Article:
To follow today’s earlier post on Friedrich Hayek and the Pinochet Regime, Corey Robin adds even more evidence of just how inextricable the ties between neoliberalism and restrictions on democracy in favor of unfettered capitalism. His new post includes favorable quotations regarding apartheid-era South Africa from Hayek, as well as quotations from Ludwig von Mieses, who was also a member of the Austrian school, a severe economic liberal, and a major influence among today’s libertarian movement in the US, and who generally praised Fascism for its refusal to completely break with liberalism (in contrast to Soviet Russia). Perhaps the best summarization/giveaway of neoliberalism’s distaste for political democracy comes from a Hayek quote regarding Margaret Thatcher’s England:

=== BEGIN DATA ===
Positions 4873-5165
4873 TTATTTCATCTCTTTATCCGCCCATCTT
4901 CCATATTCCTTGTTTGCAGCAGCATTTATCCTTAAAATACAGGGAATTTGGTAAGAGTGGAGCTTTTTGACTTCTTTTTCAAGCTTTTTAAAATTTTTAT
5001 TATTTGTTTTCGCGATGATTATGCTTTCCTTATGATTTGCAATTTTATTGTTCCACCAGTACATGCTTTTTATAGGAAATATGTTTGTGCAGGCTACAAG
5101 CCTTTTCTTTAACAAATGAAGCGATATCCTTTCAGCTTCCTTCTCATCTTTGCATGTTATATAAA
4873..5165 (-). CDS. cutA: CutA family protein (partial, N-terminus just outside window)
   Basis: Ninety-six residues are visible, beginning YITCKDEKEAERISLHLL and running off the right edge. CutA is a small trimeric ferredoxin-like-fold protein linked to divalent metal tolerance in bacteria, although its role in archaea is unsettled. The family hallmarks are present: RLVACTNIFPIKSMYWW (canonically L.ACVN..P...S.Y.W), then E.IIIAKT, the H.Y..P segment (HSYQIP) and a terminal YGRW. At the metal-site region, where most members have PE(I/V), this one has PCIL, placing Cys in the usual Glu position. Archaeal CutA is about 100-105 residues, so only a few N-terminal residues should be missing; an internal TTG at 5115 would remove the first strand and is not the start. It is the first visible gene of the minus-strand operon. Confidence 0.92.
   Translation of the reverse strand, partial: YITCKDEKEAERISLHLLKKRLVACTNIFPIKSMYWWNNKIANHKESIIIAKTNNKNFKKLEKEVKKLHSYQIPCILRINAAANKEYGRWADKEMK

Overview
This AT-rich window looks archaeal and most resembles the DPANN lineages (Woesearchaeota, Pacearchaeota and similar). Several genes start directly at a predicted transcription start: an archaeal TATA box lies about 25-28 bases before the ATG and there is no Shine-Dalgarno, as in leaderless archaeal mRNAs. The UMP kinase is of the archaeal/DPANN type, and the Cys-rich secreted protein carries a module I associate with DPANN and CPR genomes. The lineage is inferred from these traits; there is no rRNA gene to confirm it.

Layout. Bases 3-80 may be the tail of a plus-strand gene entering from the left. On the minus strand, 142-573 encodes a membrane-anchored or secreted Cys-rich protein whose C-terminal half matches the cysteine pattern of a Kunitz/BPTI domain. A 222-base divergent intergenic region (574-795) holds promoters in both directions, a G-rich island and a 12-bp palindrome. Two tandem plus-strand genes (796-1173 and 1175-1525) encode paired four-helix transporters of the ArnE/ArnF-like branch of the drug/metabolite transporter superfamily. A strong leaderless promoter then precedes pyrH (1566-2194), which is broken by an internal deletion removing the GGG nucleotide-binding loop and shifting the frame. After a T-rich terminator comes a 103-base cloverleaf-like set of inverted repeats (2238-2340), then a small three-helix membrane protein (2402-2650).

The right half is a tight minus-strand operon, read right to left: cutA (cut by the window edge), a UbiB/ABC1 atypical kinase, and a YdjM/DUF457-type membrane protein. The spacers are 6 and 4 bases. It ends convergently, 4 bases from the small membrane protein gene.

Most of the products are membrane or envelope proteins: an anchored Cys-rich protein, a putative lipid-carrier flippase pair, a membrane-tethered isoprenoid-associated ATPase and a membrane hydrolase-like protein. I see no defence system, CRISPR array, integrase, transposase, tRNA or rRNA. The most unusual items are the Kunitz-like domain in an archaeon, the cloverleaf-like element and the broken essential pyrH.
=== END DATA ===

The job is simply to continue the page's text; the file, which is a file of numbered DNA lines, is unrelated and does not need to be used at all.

If Mrs. Thatcher said that free choice is to be exercised more in the market place than in the ballot box, she has merely uttered the truism that the first is indispensable for individual freedom, while the second is not.
As Robin points out:
That statement is certainly in keeping with much of what Hayek wrote throughout his career, but I don’t think I’ve ever seen him state quite so pungently his belief that capitalism is more important to freedom than democracy.
Indeed, and that point cannot be stressed strongly or regularly enough. Chile, Apartheid-era South Africa, Fascist Europe, even Thatcher’s England – in every case, neoliberal theorists favored heavy-handed right-wing governments that regularly violated human rights, so long as they adopted some semblance of neoliberalism. In applied theory, neoliberalism has no room for human rights or for political democracy.